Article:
In the late ‘90s, home from college, I told my dad about this great bar I’d found. It was a little place, kind of a dive, and it had cheap beer, good music on the jukebox, and a horseshoe pit out back. He immediately said “You’re talking about the Back Door Tavern.” It turned out my discovery was actually a longstanding family tradition. My dad and his friends used to have regular Wednesday night “Prayer Meetings” there fifteen years earlier, when he was working as a printing salesman, driving back and forth to Knoxville every week.

I asked my dad what he remembered about the place, and he told me about the “good, greasy chili” they had. He said the woman who ran the place would break up fights by swinging a garden rake from behind the bar. And he told me about throwing horseshoes:  “You can probably still see the marks in the wall where my horseshoes hit. Hell, we chased horseshoes out into the road.”

The bar had changed hands in the decade-and-a-half between my dad’s last visit and my first — it was now called Toddy’s Back Door Tavern – and the chili had given way to free hot dogs and dollar bags of microwave popcorn. But otherwise, it was more or less the same, right down to the carpet, which had been worn down to a sheen in the places it wasn’t worn out altogether.

Over the next few years, the Back Door Tavern became my regular haunt.  You could get a 32-ounce draft beer for $3 and that, paired with a free hot dog, made a perfect bachelor supper.  I’m sure my mother would say my buddies and I spent too much time there. Upon walking through the door, one of my friends would routinely turn to the wall and pantomime sliding a timecard into a punch clock – clocking in for his daily shift. My mother was probably right.

Barry, the owner of the place, greeted most everyone by name, and usually had an “aww shit” grin on his face. His friendly, unassuming personality permeated the place, and the general air was one of congenial familiarity and good-natured trash talk.  We were even nice to the occasional Alabama fan who wandered in, so long as he wasn’t an asshole about it.  Even the décor, such as it was, made you smile.  The last time I went in, among the faded photos of ‘70s NFL stars, I noticed a new, apparently homemade sign: “Please don’t throw your cigarette butts on the floor – The roaches are getting cancer.”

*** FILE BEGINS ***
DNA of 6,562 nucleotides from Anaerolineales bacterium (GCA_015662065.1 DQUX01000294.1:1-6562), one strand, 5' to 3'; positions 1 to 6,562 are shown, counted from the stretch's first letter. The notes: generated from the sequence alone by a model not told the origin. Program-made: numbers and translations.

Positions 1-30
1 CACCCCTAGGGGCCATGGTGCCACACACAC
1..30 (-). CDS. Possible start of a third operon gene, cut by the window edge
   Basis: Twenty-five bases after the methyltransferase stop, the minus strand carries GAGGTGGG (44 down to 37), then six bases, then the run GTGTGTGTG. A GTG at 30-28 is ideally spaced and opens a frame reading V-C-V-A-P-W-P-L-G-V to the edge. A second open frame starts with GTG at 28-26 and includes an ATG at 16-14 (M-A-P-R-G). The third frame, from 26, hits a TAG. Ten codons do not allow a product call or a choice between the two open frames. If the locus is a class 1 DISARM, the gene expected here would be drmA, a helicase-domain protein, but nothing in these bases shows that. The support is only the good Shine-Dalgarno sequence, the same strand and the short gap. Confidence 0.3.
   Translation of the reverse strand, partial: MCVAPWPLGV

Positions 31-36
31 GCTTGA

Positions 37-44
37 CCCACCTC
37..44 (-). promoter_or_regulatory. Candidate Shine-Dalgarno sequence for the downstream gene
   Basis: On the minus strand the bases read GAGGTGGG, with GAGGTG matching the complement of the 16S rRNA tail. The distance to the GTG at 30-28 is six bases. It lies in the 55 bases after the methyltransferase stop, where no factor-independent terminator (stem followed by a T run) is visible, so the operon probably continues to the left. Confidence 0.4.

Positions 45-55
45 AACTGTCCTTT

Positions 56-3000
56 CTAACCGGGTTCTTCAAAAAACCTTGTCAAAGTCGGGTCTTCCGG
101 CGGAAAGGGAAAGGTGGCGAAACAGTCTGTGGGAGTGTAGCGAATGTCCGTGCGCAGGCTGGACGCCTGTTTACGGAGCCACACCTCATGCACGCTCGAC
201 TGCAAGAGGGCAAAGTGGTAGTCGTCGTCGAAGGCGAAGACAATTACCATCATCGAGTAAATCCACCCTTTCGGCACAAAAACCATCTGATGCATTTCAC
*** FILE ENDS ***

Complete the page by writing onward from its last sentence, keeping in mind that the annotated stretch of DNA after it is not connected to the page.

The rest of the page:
Toddy’s was strictly a beer bar, but if you brought in a bottle from the liquor store out front, they’d sell you a “set-up” — a can of Coke and a red Solo cup full of ice. You would occasionally see women drinking wine from those same plastic cups, but that was rare. Toddy’s wasn’t really the kind of place you’d go to meet girls, but if your girlfriend was willing to accompany you to the Back Door Tavern, that was usually a good sign. It demonstrated a hardiness of character on her part, and a willingness to tolerate a certain amount of good-natured foolishness. My now-wife and I had not been dating long when we found ourselves in Knoxville for a concert at the Tennessee Theatre, and stopped by Toddy’s beforehand. She said she liked it. We are very happily married. I do not think those two things are coincidental.

Toddy’s was democratic in the best possible way. On any given night, the lineup at the bar might go lawyer, truck driver, college kid, banker, electrician, and, of course, printing salesman. The gravel parking lot was mostly trucks and SUVs, some with leather seats, some with a phone number on the side in vinyl letters, and some with the hood held down with bailing wire.  But so long as you had a few bucks – Toddy’s only took cash – you were as good as any man on earth when you walked through the door.

In my mind, Toddy’s was perfect.  But nothing good lasts forever.

Toddy’s closed its doors for the final time this week, with no fanfare and not much notice. I didn’t know it was closing, or I would have been sorely tempted to make the eight-hour roundtrip to see the place one last time. It seems Barry is having health problems, and finally had to call it quits.  I’ve heard that the building is in violation of a whole host of building codes, but is grandfathered in so long as Barry owns it.  Any change of ownership will require the new owner to bring the place into compliance, and the cost of making the necessary renovations likely exceeds the value of the building itself.  As a result, the Back Door Tavern is probably going to be razed.

Thankfully, I did get to go to the Back Door Tavern with my dad. It was the early 2000s, and I was 24 or 25.  My mom was out of town, and he drove down to Knoxville so we could spend the weekend together.  That Saturday night, we sat at the end of the bar furthest from the door.  He cracked jokes with my friends and charmed the bartender.  We drank beer until well after midnight, then went out for sandwiches before finally dragging ourselves back up the stairs to my apartment.  It was a glimpse of my father I’d never seen before, and have rarely seen since: The responsible man, set free from his responsibilities.  My father had been a young man the last time he’d walked out of the Back Door Tavern.  Of all the happy memories I have of the place, my favorite is the night he walked back through those doors and became a young man again.